Professional athletes have been known to have different attitudes when dealing with fans. Autograph-seekers have been told, “Take a hike, son” by players in a bad mood or on a bad day.
On the other extreme, the most polite professionals sometimes actually thank the fans for asking for a signature.
Former Yokohama BayStars and Yomiuri Giants pitcher Marc Kroon always had the right way of thinking and sometimes signed as many as 500 autographs in a day at the ballpark. “Without the fans, we have no game,” he said, so he knew how to treat them.
A one-time Kroon teammate also knows the importance of being kind to those who pay to watch him and his team play ball.
It was March 19, 2013, an unseasonably warm day as winter was giving way to spring, and the Giants had just completed an exhibition game against the Seibu Lions in Kofu, Yamanashi Prefecture. A group of fans waited outside the small countryside ballpark’s main entrance near where the Giants team bus was parked, waiting to get a close-up glimpse of the players as they boarded their transportation for the ride back to Tokyo.
The fans were behind a rope held by security guards and about five meters from the bus. One young lady in the front row in particular stood out. She appeared to be about 20, had her hair up in a bun and was wearing shiny red patent leather high-heel shoes that somehow reminded me of the magic slippers worn by Dorothy in “The Wizard of Oz.”
It was easy to see her favorite player must have been Giants utility infielder Takayuki Terauchi, because she was wearing a team jersey with his name on the back above his 00 number. She held a small shopping bag in her hand as she leaned into the rope, trying to get a bit closer.
One by one, the Yomiuri members exited the stadium and climbed aboard the bus, as fans called out to them while cameras and cellphones snapped photos of their heroes. Most of the players ignored the crowd.
When Terauchi came out and headed for the front door of the bus, the girl in the red shoes began jumping up and down and shouted, “Terauchi-san!,” as she held up the shopping bag and extended it toward him. To her surprise and delight, the player walked over to her and took the bag, probably containing a box of chocolates, since White Day had passed five days before. He thanked her and hopped on the bus.
“Dorothy” was ecstatic. I thought she might faint, and I was impressed by Terauchi’s gesture of accepting that small gift and making a fan happy. From that day, I became one of his fans as well, and it was nice to see him play a meaningful part in Yomiuri’s successful 2013 Central League pennant-winning season.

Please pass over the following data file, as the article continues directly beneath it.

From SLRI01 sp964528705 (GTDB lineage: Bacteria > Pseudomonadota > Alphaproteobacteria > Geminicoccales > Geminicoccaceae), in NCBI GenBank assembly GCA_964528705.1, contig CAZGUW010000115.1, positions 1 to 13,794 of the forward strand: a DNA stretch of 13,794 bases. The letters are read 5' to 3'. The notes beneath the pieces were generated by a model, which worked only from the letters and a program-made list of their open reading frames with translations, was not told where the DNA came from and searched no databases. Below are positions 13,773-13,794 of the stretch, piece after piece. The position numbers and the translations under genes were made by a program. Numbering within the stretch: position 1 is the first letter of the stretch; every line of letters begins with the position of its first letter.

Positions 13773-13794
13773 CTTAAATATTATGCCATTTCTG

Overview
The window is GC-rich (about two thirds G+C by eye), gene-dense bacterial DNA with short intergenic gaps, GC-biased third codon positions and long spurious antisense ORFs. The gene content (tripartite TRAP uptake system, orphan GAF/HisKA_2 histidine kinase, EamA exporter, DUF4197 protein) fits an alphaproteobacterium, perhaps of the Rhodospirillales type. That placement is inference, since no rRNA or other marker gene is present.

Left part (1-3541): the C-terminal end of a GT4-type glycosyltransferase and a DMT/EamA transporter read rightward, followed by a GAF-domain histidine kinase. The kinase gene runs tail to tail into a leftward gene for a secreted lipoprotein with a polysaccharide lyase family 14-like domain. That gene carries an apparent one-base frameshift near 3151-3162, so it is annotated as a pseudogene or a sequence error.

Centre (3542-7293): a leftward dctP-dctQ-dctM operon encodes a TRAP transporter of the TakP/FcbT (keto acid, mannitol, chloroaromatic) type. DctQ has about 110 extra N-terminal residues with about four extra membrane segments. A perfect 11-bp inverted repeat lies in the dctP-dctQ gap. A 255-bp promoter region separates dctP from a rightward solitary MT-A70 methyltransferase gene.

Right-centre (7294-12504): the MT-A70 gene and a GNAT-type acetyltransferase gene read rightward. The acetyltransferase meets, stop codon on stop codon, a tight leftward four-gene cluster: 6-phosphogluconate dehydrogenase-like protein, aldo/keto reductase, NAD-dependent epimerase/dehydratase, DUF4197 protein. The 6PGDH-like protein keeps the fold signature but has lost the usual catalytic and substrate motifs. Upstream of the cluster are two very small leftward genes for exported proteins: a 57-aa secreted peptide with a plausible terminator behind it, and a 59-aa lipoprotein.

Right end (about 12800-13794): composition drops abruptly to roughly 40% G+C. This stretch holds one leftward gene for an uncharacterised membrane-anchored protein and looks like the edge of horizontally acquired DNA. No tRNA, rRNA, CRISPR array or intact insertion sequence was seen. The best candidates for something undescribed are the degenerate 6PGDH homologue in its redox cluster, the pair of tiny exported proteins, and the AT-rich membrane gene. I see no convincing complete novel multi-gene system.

He played in 114 games last year, mostly at second base, but he also took over at shortstop when the regular star player at that position, Hayato Sakamoto, was given a rest at the end of one-sided games the Giants were winning. Had it been necessary at some point during the season, Terauchi, because of his versatility, would probably have served as the Giants’ emergency catcher.
Though he’s only hit four regular-season home runs in his six-year pro career, the 30-year-old Terauchi belted two over the fences in postseason play last autumn, and they came off two of Japan’s best pitchers.
In Game 2 of the Central League Climax Series Final Stage, he connected for a three-run shot at Tokyo Dome to beat the Hiroshima Carp and ace right-hander Kenta Maeda. In the second game of the Japan Series at Sendai, Terauchi homered for the only run off Masahiro Tanaka in a 2-1 loss to the Tohoku Rakuten Golden Eagles.
It is unlikely he will get as much playing time in 2014, however, because Yomiuri has acquired free agent second baseman Yasuyuki Kataoka who will no doubt become the regular at that position. The remainder of the infield is set as well with Jose Lopez at first base, Sakamoto at short and Shuichi Murata at third.
In addition, the Giants have picked up veteran Chunichi Dragons middle infielder Hirokazu Ibata, and they still have Daisuke Nakai, a first baseman-second baseman and a player the team appeared to be preparing for a regular position until he was injured last mid-season.
So, it would appear Terauchi’s action this year may be limited to service as a late-inning defensive replacement or a pinch runner.
The Giants cannot be blamed for signing Kataoka and Ibata. After all, Terauchi is but a .220 lifetime hitter, while Kataoka was a Pacific League All-Star and four-time stolen base king during his time with Seibu.
It appeared Terauchi turned his game up a notch during the latter part of the 2013 season, though, and was probably looking forward to a lot more playing time in 2014. I’ll bet he could be a starter and key player on a few other teams in Japan.
There’s something sad about the situation that makes it disappointing he will apparently be the third option at second base on the Giants depth chart, behind Kataoka and Ibata — or maybe even fourth behind Nakai, as the team goes into spring training camp.
He is probably still No. 1, however, with the shopping bag girl in the red shoes from Kofu.
*** Contact Wayne Graczyk at: Wayne@JapanBall.com